A joint venture is an association of corporations or other legal entities who agree by contract to engage in a common undertaking for joint profit. Typically in Marginal Field Operations the Joint Venture is usually between Marginal Field Operator and a technical partner. The parties to a joint venture, (contribute money, intellectual property and other assets) in order to produce oil and gas from a given acreage.

A Good Joint Venture/Virtual Partnership Agreement must…
It must not only be legally binding it must also make “business sense” for both parties to be willing to abide by the terms, as some firms are of the opinion that is more profitable to breach contractual terms and pay damages than to abide by the letters of an earlier agreement. That is if the string of litigation that has plagued Marginal Field operators is any indication to go by.
The Marginal Field Operators seem to suffer a disadvantage by virtue of their difficulty in sourcing funds while the Technical partners seem to bring more to the table thus fostering resentments.

Challenges/Pitfalls Unique to Joint Ventures
Lack of clarity, as regards who owns the assets, intellectual property contributed to the project, improvements on such intellectual property or new property that is developed may lead to ownership disputes that can be costly, lengthy and freeze a profitable project.

Trade secrets
Another possible cause of the endless litigation is the unhindered and “unencumbered” access by the technical partners to the trade secrets of the Marginal Field Operators. It’s not unheard of that a former technical partner turned around to apply for the same acreage it was once engaged in as a technical partner with a marginal field operator, having benefited from the knowledge it gathered as technical partner. Some cases were resolved by the Courts with the former technical partners being made to pay a percentage of their profits to the original lease/license owner.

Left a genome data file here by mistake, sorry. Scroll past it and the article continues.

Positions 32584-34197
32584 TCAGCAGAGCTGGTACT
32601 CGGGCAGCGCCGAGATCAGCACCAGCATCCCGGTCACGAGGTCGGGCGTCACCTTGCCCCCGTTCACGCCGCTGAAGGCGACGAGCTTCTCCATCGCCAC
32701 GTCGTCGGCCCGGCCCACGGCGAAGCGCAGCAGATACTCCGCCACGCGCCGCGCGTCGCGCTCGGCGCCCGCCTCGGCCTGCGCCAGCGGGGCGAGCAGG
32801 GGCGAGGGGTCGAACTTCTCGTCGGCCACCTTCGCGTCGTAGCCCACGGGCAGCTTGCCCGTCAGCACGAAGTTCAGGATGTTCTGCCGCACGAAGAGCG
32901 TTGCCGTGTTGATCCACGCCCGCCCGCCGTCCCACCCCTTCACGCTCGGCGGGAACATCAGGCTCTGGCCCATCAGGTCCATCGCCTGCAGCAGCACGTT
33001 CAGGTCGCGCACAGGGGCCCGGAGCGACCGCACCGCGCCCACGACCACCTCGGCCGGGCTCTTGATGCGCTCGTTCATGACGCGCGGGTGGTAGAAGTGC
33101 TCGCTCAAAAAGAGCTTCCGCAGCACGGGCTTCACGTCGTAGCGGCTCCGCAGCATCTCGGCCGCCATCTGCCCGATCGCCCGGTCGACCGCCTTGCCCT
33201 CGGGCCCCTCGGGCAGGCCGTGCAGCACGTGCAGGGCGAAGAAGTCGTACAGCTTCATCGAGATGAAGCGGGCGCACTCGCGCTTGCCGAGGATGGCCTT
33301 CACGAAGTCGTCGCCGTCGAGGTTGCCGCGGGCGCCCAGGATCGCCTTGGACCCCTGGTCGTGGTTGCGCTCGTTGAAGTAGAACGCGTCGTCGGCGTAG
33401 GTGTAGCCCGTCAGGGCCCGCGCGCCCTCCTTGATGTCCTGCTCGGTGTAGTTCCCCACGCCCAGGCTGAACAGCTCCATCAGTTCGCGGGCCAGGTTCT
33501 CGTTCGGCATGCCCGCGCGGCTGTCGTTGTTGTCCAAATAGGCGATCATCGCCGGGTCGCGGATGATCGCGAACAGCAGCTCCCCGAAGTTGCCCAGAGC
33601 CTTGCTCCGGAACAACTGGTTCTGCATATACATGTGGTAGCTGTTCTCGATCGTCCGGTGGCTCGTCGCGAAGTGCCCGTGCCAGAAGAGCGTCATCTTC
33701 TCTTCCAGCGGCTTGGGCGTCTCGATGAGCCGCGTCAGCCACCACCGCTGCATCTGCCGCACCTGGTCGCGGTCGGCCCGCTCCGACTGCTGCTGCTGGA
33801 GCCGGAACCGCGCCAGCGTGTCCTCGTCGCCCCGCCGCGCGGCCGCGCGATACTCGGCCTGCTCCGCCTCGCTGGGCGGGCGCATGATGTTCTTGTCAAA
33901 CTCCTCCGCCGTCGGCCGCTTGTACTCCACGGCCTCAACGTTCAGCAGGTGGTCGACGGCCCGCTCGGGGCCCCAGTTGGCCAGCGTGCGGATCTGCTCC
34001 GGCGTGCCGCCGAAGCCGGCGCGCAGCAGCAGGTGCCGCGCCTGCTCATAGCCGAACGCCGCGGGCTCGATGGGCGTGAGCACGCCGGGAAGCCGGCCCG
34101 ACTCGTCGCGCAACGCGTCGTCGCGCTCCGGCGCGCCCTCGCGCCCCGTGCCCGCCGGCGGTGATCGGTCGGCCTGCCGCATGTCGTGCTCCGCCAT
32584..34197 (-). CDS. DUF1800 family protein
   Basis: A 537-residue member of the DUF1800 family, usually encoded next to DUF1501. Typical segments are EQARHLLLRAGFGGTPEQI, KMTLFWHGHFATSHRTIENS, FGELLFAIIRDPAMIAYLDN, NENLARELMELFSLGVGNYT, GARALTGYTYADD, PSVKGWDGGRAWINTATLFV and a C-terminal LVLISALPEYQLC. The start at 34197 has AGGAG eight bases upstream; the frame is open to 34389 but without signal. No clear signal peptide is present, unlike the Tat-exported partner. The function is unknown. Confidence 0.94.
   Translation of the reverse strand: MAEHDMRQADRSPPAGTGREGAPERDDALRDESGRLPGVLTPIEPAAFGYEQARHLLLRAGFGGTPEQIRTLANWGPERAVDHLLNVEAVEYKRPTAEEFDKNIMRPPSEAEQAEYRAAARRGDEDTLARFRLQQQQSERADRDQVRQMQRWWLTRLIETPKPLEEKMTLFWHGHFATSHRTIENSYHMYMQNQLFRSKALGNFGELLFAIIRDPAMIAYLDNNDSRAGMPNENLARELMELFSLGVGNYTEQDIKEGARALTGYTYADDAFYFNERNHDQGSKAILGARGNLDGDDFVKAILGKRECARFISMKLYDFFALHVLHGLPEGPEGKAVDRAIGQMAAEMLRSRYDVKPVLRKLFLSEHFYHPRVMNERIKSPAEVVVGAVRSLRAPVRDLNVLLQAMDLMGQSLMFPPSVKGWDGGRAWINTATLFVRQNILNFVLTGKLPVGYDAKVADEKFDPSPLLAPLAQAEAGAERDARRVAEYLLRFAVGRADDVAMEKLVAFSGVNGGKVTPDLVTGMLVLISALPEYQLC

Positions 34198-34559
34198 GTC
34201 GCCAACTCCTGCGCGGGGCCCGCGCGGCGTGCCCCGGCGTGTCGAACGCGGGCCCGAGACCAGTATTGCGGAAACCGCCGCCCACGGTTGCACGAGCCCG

A “trade secret” is defined as any product, operating formula, pattern, device or “other compilation of information which is used in a business”, which gets its economic value from being kept secret, and gives the business a competitive advantage.
The upstream oil and gas industry, “Marginal Fields Operators” inclusive depend heavily on trade secret protection.

Trade secrets arise without any administrative process, they operate by denying competitors information that is necessary to access and use the technology.
For trade secret protection to be operative, the owner of the trade secret must take active steps to prevent dissemination of the trade secret information to the public by the use of contractual and other methods.

Paradigms of Trade secrets protection
A school of thought as regards trade secrets states that ideas are ten naira a dozen; so they share their innovations but believe in executing better and getting to the market place quickly.
The second school of thought believes that you should treat your innovation as proprietary, and use available legal means to protect it; data protection mechanisms, nondisclosure agreement; non-compete agreements, employment agreements; and generally limit access to valuable information.

Conclusion
Marginal field companies are presently innovating; some are integrating value through crude oil production (for example Nestoil), monetization of gas and small scale refining. They are deploying new technologies to help them produce cheaper, better and faster, with the right exposure our indigenous companies will grow to become major players in the global energy scene.
The information contained in this piece should help inform the Marginal Field Companies and their service providers as to possible alternatives, and possibly foster frank discussion between the Marginal Field Operators and their Technical Partners prior to signing any agreements and when in doubt all parties should please seek legal advice.

Olufola Wusu is a Commercial, Oil and Gas and I.P. Lawyer based in Lagos

Olufola Wusu Esq. © 2013

Olufola Wusu is noted for his “dynamic practice” and “commercial acumen”. He is praised for his